Your cheatin' is biological baby
By Natalie Henry
The advent of St. Valentine's Day has shown its cherub-like face in different places from the card store to the bedroom and from restaurants to department stores. Not only is this occasion recognized and celebrated by the masses, but it also evokes deep feelings in many feelings of happiness, elation, sadness, bitterness and hurt. This hurt could have been caused by many things such as rejection, loss or even a betrayal, where the bond to commit was broken by a desire to be with someone else.
"Infidelity occurs due to a betrayal of trust by the other person in the relationship," Robert Dante, publisher of Boudoir Noir magazine, says. "I haven't known anyone to cheat on someone else for sex it's usually because of a lack of intimacy in the relationship.
"Intimacy involves acceptance and trust. Cheating with someone else is not a result of raging hormones. If a person is not getting what they want in a relationship they are going to start looking elsewhere."
Dante is married to his co-publisher Mary and he explains that they have a healthy sex life, sometimes involving the indulgence of rape fantasies, with a mutual understanding. "There are many different kinds of relationships. In my relationship we play sexually with others which means we are physical with other people but there is no penetration," Dante explains. "In any relationship it is natural to have a healthy sex and fantasy life. Sex is supposed to be fun and playful anything goes.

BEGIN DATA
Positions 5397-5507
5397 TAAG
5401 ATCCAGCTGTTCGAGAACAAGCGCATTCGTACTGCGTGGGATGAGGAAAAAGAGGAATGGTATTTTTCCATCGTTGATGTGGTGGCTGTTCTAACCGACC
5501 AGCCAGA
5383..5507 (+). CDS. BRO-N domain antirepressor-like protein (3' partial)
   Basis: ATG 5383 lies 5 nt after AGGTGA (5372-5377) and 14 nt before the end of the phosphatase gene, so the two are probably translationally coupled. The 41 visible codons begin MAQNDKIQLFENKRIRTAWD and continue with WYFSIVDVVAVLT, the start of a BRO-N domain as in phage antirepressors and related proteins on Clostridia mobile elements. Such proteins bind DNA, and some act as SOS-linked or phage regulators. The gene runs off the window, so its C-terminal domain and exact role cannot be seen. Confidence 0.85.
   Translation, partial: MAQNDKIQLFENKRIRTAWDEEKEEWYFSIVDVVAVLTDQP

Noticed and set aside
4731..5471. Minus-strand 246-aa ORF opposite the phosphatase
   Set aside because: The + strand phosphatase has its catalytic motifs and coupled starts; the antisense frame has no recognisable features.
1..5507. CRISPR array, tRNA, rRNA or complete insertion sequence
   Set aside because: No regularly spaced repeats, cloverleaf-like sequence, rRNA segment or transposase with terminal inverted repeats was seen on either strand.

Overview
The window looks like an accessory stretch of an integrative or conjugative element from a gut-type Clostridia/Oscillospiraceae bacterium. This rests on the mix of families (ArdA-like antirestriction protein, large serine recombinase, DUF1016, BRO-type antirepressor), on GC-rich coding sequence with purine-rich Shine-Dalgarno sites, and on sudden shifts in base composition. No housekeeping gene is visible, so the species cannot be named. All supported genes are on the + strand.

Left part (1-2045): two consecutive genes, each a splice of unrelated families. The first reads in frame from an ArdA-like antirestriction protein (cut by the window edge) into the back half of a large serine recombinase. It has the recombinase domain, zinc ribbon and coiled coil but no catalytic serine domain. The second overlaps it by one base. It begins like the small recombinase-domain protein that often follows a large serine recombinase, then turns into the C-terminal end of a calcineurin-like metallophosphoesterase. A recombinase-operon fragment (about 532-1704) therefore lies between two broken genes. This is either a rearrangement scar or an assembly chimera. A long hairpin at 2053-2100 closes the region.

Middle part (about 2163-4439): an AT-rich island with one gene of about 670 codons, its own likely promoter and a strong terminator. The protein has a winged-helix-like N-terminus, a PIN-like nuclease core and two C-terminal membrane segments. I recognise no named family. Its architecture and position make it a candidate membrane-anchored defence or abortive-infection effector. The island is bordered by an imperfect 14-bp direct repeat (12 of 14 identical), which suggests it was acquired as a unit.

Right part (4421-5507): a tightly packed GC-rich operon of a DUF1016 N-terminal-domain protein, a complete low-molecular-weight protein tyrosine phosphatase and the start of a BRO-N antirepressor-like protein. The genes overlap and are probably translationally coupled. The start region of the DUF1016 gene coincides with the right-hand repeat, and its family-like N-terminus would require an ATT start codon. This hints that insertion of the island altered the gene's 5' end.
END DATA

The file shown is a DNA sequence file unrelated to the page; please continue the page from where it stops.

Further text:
"If a guy sleeps with his wife and dreams of Sharon Stone is he being unfaithful I don't think so," he said. "If someone goes to the movies with someone else or goes hiking or swimming with another person, is this cheating?
"The concept of infidelity is so narrow with so much guilt," he said. "In a relationship there must be an understanding between them. If a partner goes outside this relationship, there is a breach and betrayal."
"There is an ethical problem within a relationship if cheating does occur because a person made a commitment and broke it," Robert Metz, president of Freedom Party of Ontario, says. "Although, biologically we are driven to be with 100 people I would be wary of a relationship without commitment. Choice to commit plays a large role."
The party leader believes that everyone is capable of promiscuity however, their conscience is a deciding factor. "What stops a person is the risk factor, not necessarily AIDS or any other disease, it's the social, moral and ethical aspects," he said. "Legally, there are laws that hold people to the commitment they made, such as married couples.
"For example there are laws enforcing the idea that kids of divorced parents are their parents responsibility and not the state. People cannot dump their responsibilities onto society, " Metz explains. "The promiscuity in relationships depends upon communication. Acting on the desire to be with others does not depend upon ethics."
Promiscuity occurs in varying degrees and will continue to happen, despite the repercussions, simply because we are human.
"Biologically speaking it is not natural for humankind to be monogamous," Dantz stresses.